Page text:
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cloth 1-4399-0939-3 $74.50, Sep 13, Available
Electronic Book 1-4399-0941-5 $74.50 Available
288 pp 7x10 9 figures 23 color illustrations
"Interesting and innovative, Atlanta Unbound will have a strong impact on the field of planning, urban history, and urban politics. Basmajian’s claim that ‘progressive’ institutions like regional planning are empty shells until activated by community/political will needs to be recognized. He also effectively shows how such entities exercise substantial power through their role as quiet intermediaries and their claims to professional expertise."
Carl Abbott, Professor of Urban Studies and Planning at Portland State University
Looking at Atlanta, Georgia, one might conclude that the city’s notorious sprawl, degraded air quality, and tenuous water supply are a result of a lack of planning—particularly an absence of coordination at the regional level. In Atlanta Unbound, Carlton Wade Basmajian shows that Atlanta’s low-density urban form and its associated problems have been both highly coordinated and regionally planned.
Basmajian’s shrewd analysis shows how regional policies spanned political boundaries and framed local debates over several decades. He examines the role of the Atlanta Regional Commission’s planning deliberations that appear to have contributed to the urban sprawl that they were designed to control. Basmajian explores four cases—regional land development plans, water supply strategies, growth management policies, and transportation infrastructure programs—to provide a detailed account of the interactions between citizens, planners, regional commissions, state government, and federal agencies.
In the process, Atlanta Unbound answers the question: Toward what end and for whom is Atlanta’s regional planning process working?
Excerpt available at www.temple.edu/tempress
"Building on the classic University of Chicago studies of planning in its political context, Basmajian’s analyses dissect the relationships between the first publicly funded regional planning agency in the U.S. and development interests, federal policy, state and local politics, a nearly independent state transportation agency, and an evolving but always active business elite. His knowledge of the never-neutral technical intersections of transportation models and the politics of policy choices reveals the undercurrents of often-opaque debates. His familiarity with the institutional history of water resources planning shines welcome light on contemporary policy conflicts. Overall, his analyses are thorough, his interpretations are accurate, and his conclusions are important."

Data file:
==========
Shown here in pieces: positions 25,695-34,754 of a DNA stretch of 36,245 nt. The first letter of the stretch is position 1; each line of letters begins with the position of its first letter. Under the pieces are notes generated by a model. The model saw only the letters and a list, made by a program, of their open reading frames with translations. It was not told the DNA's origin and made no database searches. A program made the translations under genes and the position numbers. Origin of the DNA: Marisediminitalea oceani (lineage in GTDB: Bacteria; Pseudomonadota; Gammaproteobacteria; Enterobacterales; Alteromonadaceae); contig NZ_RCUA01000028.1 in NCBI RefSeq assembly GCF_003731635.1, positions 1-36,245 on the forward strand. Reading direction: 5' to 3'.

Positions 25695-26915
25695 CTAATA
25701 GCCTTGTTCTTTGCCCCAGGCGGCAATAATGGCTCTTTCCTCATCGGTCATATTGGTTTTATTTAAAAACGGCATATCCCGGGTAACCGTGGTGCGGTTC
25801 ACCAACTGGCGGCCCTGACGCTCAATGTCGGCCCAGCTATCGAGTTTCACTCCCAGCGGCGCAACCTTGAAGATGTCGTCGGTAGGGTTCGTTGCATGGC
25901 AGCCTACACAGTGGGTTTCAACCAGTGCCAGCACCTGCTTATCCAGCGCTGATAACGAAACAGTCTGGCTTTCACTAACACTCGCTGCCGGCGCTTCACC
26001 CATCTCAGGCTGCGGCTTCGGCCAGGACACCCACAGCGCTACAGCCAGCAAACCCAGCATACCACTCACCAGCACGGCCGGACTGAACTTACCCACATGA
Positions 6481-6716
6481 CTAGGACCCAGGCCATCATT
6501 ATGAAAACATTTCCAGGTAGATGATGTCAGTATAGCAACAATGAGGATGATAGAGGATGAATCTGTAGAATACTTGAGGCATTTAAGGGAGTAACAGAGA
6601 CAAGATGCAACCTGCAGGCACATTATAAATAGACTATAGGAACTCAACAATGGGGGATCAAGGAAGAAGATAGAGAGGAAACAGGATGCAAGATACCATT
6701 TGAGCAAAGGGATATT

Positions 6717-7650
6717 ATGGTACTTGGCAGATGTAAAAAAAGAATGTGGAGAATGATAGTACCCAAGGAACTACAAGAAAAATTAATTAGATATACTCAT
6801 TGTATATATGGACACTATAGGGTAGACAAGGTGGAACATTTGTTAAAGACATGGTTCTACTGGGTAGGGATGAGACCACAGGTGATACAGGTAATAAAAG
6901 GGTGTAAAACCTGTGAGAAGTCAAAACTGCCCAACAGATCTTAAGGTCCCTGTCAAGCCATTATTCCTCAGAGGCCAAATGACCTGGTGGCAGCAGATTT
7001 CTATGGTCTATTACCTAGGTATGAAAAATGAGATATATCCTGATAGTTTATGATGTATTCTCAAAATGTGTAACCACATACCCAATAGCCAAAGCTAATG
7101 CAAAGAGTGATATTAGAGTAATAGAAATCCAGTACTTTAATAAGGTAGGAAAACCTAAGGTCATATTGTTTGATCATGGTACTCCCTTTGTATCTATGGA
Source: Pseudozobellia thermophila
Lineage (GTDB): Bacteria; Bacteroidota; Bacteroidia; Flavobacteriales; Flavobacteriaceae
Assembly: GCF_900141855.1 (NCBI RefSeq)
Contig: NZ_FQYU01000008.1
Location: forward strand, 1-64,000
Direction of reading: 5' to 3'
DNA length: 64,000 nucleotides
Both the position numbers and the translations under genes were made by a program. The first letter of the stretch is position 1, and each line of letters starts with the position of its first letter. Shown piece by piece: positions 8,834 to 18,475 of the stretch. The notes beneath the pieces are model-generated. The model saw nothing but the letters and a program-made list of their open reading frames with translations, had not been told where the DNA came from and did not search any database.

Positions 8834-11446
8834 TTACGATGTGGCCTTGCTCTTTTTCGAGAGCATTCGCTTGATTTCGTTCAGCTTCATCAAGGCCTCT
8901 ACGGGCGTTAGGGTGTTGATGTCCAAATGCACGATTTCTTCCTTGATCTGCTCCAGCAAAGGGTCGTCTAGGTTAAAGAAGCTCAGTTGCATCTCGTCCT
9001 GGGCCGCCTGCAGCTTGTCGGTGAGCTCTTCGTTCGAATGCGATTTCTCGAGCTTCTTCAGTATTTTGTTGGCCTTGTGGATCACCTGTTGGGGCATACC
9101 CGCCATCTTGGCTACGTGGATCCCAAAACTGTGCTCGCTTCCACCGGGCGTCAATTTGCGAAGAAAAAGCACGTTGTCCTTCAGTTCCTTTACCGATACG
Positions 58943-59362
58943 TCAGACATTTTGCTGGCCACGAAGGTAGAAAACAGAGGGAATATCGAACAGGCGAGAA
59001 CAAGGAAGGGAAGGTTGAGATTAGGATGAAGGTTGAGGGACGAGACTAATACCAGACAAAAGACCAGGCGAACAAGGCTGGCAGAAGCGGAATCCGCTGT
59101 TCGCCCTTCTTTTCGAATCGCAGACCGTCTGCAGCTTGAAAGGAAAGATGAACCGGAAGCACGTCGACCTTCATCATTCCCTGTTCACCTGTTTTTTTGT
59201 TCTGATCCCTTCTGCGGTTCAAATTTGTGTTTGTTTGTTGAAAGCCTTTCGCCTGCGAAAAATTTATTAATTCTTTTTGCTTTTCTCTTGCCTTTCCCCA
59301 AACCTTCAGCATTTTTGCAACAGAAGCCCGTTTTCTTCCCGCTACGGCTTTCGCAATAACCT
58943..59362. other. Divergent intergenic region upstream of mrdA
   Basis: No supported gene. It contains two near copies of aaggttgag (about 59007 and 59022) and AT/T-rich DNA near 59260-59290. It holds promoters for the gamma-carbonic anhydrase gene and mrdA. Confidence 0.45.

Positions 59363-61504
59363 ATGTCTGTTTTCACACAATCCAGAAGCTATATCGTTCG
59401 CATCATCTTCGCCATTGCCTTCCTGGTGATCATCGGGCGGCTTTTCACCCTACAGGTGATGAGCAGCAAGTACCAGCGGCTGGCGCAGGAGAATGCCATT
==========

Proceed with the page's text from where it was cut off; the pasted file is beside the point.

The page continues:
Larry Keating, Professor Emeritus at the Georgia Tech School of City and Regional Planning, and author of Atlanta: Race, Class and Urban Expansion (Temple)
"Rendering the opaque and superficially bland language of regional planning into a comprehensible and compelling narrative would be a daunting task...[b]ut studies like this--which delve deeply into the internal working of plans and planning, without genuflecting to the assumptions of the participants--offer valuable insights."
1. Introduction: An Intentional Region?
2. Building the Atlanta Regional Commission
3. The River and the Region: The Chattahoochee River and the Atlanta Regional Commission
4. Projecting Sprawl? The 1976 Regional Development Plan of Metropolitan Atlanta
5. Growth Management Comes to Georgia
6. Atlanta’s Transportation Crisis and the Battle of the Northern Arc
7. A Regional Story
Carlton Wade Basmajian is Assistant Professor of Community and Regional Planning at Iowa State University.
Political Science and Public Policy
Urban Life, Landscape, and Policy, edited by Zane L. Miller, David Stradling, and Larry Bennett.
Urban Life, Landscape, and Policy Series, edited by Zane L. Miller, David Stradling, and Larry Bennett, features books that examine past and contemporary cities, focusing on cultural and social issues. The editors seek proposals that analyze processes of urban change relevant to the future of cities and their metropolitan regions, and that examine urban and regional planning, environmental issues, and urban policy studies, thus contributing to ongoing debates.
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